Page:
Multi billionaire's highly controversial guest ranch approved, but contested in court
Private property rights are a major cornerstone to how Wyoming operates, but so is prioritizing a rural, quiet lifestyle – ultimately, the former won out in Sublette County.
Back in December, county commissioners approved a rezoning request for a multi-billionaire to develop an exclusive guest ranch in the southernmost part of the Greater Yellowstone ecosystem.
The Jackson Fork Ranch is located just outside Bondurant — a ranching community of 59 people.
Driving on the ‘Upper Hoback Road’ to get to the ranch, one passes log cabins, a state-designated elk feed ground, pastures filled with cows and endless public land that feeds into the Wyoming Range.
The Jackson Fork Ranch is owned by TD Ameritrade founder and multi-billionaire Joe Ricketts. The ranch is known for its ‘albino buffalo.’ Currently, it is a working, agriculture ranch covering over 1,000 acres, with the guest part being a log mansion, overlooking the sprawling land.
But with the recent rezoning, 56 acres of it will eventually include 64 rooms in a main resort and eight separate cabins. Ricketts said the idea is to create a space for big city folk to become acquainted with the rural way of life.
At the Sublette County commissioners meeting last month, Ricketts said that opening the exclusive resort is critical to maintaining the agriculture side of the ranch.
“And the only way we’re going to preserve it is with tourist dollars,” he said. “I don’t know of another way that I can generate enough income to take care of it.”
Rickett’s request initially came in 2020, but it was voted down by both the Planning and Zoning (P&Z) board and the County Commissioners. Then in 2021, P&Z voted it down again, saying it does not meet the 10 requirements of Sublette County’s land use plan. That includes things like the use and zoning of nearby property, the effect on property values, public gain versus owner’s hardship and the community need.
“The philosophy and goal of Planning and Zoning is to create cohesiveness,” Board member Chris Lacinak said. “So, you know, are you keeping ag and residential together? Are you keeping commercial properties together?”
Lacinak said the Jackson Fork Ranch proposal does not do this – he voted down the request.
Ultimately, the county commissioners have the final say, and approved the rezoning request 3-2 in December.
This was despite an overwhelming lack of support from residents. Nearly 200 people joined the meeting online and in-person. Those who spoke out all opposed the rezoning.
“But when you bring in city folks driving their GPS up that road,” resident Tracy Tominc said. “That is the opposite of anything that anybody in this room, other than Mr. Ricketts and his money — and the people sitting next to him because of money — want.”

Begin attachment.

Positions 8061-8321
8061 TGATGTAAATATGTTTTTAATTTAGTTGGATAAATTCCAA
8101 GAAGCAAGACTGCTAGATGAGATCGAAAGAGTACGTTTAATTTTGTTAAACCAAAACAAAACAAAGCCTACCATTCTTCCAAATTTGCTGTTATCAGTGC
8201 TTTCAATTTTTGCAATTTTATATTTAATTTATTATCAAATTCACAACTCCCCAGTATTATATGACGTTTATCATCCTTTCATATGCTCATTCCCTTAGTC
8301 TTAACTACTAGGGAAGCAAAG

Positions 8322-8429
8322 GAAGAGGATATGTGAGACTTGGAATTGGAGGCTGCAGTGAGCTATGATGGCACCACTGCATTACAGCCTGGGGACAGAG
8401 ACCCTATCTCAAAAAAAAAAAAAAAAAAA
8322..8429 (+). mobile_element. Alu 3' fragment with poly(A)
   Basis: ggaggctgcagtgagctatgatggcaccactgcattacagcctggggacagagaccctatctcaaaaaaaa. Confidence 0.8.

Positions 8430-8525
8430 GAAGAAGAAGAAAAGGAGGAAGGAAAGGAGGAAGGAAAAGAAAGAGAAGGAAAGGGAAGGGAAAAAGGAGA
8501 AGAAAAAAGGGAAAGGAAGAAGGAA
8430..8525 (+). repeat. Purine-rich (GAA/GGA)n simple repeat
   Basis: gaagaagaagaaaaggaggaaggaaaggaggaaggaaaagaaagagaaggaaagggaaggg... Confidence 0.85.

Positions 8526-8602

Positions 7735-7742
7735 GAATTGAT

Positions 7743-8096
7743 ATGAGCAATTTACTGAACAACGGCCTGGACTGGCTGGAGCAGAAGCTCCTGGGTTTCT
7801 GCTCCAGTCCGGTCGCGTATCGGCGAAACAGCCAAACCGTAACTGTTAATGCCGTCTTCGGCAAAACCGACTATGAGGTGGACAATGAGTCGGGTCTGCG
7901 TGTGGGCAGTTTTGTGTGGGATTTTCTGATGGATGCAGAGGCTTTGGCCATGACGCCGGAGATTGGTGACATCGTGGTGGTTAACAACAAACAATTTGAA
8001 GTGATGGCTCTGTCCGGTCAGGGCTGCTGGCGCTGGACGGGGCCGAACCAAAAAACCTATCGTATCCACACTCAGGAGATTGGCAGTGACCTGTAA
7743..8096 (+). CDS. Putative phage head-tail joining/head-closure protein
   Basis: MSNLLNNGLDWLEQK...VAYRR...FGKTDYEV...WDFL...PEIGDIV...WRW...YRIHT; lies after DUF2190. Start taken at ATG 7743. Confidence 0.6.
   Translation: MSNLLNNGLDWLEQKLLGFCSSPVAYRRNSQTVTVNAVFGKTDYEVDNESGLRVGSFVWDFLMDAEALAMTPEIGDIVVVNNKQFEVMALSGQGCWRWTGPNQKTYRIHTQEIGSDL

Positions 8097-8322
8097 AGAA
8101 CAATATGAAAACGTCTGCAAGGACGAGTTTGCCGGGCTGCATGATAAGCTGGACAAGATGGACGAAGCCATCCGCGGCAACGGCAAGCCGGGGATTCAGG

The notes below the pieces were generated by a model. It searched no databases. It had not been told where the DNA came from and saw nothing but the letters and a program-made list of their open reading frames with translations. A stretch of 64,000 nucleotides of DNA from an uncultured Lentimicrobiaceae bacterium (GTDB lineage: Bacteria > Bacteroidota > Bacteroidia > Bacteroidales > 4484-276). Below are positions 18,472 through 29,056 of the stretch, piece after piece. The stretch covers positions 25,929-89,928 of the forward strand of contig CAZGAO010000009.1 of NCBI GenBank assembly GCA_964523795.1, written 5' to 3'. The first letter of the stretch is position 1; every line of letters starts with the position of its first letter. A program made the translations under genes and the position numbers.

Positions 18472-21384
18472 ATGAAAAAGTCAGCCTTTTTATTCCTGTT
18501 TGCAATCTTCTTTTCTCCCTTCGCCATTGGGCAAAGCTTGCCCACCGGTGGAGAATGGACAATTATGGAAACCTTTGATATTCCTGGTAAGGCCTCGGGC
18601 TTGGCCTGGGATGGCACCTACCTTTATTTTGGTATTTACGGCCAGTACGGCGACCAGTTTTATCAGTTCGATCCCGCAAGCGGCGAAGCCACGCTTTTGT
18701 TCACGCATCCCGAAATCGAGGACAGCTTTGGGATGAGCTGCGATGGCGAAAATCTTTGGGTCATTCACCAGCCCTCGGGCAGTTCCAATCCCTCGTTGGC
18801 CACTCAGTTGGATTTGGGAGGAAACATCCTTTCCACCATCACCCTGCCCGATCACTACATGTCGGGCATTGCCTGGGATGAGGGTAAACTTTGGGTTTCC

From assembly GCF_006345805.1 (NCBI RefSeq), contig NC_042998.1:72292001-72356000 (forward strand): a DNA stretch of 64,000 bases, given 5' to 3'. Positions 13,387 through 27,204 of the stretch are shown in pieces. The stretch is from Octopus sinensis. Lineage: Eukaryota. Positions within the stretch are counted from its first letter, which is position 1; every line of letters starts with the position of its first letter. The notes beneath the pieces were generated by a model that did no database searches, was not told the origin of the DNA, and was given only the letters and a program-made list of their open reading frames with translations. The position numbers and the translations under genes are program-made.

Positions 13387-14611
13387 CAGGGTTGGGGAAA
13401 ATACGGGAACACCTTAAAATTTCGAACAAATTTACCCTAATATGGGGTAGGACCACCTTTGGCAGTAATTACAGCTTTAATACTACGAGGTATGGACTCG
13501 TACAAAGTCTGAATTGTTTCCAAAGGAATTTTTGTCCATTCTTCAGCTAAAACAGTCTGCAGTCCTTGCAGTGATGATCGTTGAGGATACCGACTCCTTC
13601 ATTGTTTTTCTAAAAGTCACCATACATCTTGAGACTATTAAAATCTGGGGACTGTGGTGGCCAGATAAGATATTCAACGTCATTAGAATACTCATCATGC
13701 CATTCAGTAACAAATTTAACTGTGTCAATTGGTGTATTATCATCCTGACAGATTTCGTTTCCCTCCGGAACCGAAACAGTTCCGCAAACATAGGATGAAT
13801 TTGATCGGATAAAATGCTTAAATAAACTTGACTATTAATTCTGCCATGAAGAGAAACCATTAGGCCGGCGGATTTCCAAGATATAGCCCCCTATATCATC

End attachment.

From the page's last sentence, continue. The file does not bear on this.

According to the proposal’s independent traffic study, there will not be a significant amount of additional traffic on the gravel county road. However, the development will be on ‘crucial elk and moose winter year-long range’, as well as the Wyoming Mule Deer and Pronghorn Migration Corridor. The Game and Fish Department recommended construction on the project cease between Nov. 15 and April 30.
Commissioner Doug Vickery said there are three reasons he did not support the rezoning – the lack of public support, that the planning and zoning board voted it down twice and that the proposal did not meet the necessary requirements to change zoning.
“Now I say as a whole, obviously the Bondurant folks were more upset than the rest,” Vickery said. “But I had responses from every corner of Sublette county that said, ’Please don't pass it.’”
While the three County Commissioners who voted in favor of the rezoning did not respond to multiple interview requests for this story, they did speak about it at a recent public hearing.
Chairman Joel Bousman said growth and change is inevitable in Sublette County.
“It's not within the parameters of our existing regulations to have the attitude that, ‘I moved into this area, I built my house, I don't want anybody else coming in,’” Bousman said.
As of January 6, seven residents in the Hoback Basin are not calling it quits. They filed a civil petition with the 9th District Court, requesting the judge to “vacate” – or reverse – the commissioner’s ruling. The residents claim that the rezoning application approval is ‘inconsistent with’ the county’s land-use plan.
If the approval were to be reversed, Jackson Fork Ranch would have to wait a minimum of one year before re-submitting their proposal to Planning and Zoning.
Jackson Fork Ranch declined comment for this story after multiple requests.
Disclaimer: Reporter Caitlin Tan’s mom, Maike Tan, serves on Sublette County’s Planning and Zoning Board.